Keeping Sanchez

In midfield, the Gunners never seemed interested in signing a ballwinner, even though the first three games of the season showed the need for a top player in that key position. Instead, Arsenal made a £92 million bid for Lemar, an attacking midfielder at Monaco. The deal collapsed on Thursday because it had to be financed by Sanchez’s transfer to Manchester City for £60 million. For some reason, Arsenal rejected the deal with City at the last minute. That means the Gunners are taking the risk of keeping an unhappy player and will lose him on a free transfer next summer. Ozil and Wilshere will also leave for free next year.

Up front, Lacazette has a profile similar to Perez, who didn’t get a fair chance to compete with Walcott and Iwobi for a starting spot last season. Lacazette has a better scoring record than Perez but there are question marks about the France international’s ability to lead the line in a physical league.

It was a messy transfer window for Arsenal and that situation will likely repeat itself next summer because there are also many players whose contracts will expire in 2019: Cech, Monreal, Giroud, Debuchy, Ramsey, Ospina, Walcott, Welbeck, Campbell and Akpom. Players with big wages could be tempted to run down their contracts instead of taking a pay cut at another club.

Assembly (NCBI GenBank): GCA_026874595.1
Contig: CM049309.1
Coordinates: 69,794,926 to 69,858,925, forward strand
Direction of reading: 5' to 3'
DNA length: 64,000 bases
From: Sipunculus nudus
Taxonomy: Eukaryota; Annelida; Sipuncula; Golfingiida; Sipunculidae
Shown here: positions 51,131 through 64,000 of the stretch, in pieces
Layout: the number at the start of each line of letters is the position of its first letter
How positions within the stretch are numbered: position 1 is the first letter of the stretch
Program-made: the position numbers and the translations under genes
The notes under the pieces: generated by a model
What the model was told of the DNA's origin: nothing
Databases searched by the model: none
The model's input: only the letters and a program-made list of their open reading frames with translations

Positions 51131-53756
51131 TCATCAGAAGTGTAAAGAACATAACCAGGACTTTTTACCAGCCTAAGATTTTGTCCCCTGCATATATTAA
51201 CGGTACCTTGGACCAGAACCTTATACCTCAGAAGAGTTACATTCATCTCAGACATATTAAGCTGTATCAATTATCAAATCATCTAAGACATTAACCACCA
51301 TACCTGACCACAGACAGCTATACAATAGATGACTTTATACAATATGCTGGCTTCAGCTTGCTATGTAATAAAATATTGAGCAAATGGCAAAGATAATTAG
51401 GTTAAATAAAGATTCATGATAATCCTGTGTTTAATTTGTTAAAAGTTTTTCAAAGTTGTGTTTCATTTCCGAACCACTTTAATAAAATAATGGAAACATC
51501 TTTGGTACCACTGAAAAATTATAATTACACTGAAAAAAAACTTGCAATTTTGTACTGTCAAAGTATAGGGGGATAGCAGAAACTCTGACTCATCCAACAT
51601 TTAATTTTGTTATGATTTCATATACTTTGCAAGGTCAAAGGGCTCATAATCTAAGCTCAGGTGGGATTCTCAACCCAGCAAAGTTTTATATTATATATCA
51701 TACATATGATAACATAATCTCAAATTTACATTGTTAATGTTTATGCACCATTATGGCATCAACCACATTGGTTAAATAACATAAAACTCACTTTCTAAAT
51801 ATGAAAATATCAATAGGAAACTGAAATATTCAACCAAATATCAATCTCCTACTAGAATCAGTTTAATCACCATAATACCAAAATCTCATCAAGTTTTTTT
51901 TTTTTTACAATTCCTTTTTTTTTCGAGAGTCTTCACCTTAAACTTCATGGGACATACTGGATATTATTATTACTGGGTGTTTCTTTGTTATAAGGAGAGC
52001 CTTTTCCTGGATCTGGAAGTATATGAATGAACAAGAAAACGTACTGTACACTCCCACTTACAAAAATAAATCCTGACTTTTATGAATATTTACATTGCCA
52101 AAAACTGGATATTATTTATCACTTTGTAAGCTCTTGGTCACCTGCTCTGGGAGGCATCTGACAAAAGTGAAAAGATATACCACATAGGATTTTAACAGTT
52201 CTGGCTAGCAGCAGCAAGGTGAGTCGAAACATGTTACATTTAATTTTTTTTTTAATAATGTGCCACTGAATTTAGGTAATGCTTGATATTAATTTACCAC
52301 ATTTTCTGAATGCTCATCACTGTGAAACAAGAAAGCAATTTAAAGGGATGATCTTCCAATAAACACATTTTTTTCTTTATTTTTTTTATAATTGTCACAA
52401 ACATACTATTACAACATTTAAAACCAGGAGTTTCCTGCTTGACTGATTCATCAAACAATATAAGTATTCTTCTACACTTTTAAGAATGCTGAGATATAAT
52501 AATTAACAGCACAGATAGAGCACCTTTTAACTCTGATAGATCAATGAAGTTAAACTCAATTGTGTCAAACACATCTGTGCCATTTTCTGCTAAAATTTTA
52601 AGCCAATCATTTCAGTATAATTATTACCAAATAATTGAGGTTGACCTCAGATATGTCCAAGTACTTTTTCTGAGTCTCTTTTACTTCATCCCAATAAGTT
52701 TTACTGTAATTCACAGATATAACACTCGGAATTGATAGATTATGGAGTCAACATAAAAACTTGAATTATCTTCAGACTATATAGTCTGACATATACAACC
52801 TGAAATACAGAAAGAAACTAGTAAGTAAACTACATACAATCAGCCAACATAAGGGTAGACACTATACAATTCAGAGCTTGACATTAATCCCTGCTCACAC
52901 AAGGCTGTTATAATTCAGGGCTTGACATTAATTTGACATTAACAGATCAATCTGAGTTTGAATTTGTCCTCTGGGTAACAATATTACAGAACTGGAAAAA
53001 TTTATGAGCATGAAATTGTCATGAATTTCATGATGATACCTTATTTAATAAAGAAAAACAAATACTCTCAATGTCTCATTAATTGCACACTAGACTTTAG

Blame it on Kroenke

It has been a disappointing transfer window for Arsenal. According to stats from the Guardian, the Gunners made a profit of £21 million from the summer transfers. Spurs were also in the black with a profit of £5.7 million. Manchester United and City made net losses of £136.2 million and £128.2 million respectively, while Chelsea, Everton and Liverpool limited their net losses to £80.3 million, £46 million and £41.5 million respectively.

Those figures tell us that Everton and Liverpool could take a net loss of £40-50 million in the transfer market because of the lucrative TV rights for the Premier League. And keep in mind that the Toffees did not even qualify for the Champions League. Any analyst can come to the conclusion that the Gunners had plenty of financial maneuvering room. Therefore, the club did not need to be greedy with City over the transfer fee for Sanchez and could have accepted Monaco’s valuation of Lemar before deadline day.